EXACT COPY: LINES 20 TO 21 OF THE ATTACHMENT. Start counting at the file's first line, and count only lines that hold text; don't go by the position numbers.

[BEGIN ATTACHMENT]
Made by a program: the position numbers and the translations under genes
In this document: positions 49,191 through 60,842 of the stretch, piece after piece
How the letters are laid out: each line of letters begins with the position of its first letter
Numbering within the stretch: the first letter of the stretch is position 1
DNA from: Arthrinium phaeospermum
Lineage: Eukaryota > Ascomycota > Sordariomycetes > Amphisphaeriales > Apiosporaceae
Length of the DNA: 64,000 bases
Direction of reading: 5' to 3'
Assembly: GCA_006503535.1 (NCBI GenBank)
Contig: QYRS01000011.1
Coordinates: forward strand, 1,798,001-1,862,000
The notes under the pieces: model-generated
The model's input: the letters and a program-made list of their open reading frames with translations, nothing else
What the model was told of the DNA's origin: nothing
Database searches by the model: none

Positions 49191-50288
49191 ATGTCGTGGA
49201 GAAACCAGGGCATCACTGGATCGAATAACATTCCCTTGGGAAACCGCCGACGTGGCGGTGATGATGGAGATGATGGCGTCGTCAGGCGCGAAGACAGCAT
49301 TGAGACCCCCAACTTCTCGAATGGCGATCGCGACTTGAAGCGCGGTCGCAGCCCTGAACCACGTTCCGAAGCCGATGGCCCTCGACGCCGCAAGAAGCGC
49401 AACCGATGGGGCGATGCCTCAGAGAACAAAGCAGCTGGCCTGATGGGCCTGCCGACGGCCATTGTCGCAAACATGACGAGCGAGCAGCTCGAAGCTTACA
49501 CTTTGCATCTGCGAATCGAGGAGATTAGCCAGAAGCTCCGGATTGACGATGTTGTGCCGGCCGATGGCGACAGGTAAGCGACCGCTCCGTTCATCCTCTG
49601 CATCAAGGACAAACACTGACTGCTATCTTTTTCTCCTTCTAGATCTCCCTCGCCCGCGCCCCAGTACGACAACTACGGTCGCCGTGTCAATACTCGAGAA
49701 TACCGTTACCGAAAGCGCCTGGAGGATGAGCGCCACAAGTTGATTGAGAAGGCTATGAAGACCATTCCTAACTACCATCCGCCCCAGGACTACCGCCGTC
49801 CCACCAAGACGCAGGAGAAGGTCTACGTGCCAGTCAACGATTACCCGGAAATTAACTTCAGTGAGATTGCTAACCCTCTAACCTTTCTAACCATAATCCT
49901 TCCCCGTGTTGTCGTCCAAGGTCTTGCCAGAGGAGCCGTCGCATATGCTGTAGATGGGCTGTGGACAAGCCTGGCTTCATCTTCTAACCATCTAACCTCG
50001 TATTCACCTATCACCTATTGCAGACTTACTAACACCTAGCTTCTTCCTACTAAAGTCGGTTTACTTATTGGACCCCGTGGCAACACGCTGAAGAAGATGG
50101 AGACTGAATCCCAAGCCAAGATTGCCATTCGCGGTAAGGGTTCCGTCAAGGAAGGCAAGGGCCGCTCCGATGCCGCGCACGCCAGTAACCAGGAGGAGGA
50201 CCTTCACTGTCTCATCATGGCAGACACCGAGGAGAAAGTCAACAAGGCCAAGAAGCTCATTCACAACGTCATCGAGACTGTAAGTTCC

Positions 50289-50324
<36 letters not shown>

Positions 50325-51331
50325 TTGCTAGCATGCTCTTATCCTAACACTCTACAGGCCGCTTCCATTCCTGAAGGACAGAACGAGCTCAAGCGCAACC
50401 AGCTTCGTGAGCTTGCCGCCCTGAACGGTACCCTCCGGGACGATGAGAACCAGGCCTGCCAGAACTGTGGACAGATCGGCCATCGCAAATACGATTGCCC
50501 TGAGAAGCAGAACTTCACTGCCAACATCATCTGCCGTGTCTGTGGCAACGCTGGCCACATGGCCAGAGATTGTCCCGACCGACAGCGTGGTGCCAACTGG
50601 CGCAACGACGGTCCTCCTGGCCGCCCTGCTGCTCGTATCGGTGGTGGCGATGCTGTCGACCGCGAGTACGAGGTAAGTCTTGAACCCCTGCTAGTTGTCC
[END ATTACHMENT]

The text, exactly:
49401 AACCGATGGGGCGATGCCTCAGAGAACAAAGCAGCTGGCCTGATGGGCCTGCCGACGGCCATTGTCGCAAACATGACGAGCGAGCAGCTCGAAGCTTACA
49501 CTTTGCATCTGCGAATCGAGGAGATTAGCCAGAAGCTCCGGATTGACGATGTTGTGCCGGCCGATGGCGACAGGTAAGCGACCGCTCCGTTCATCCTCTG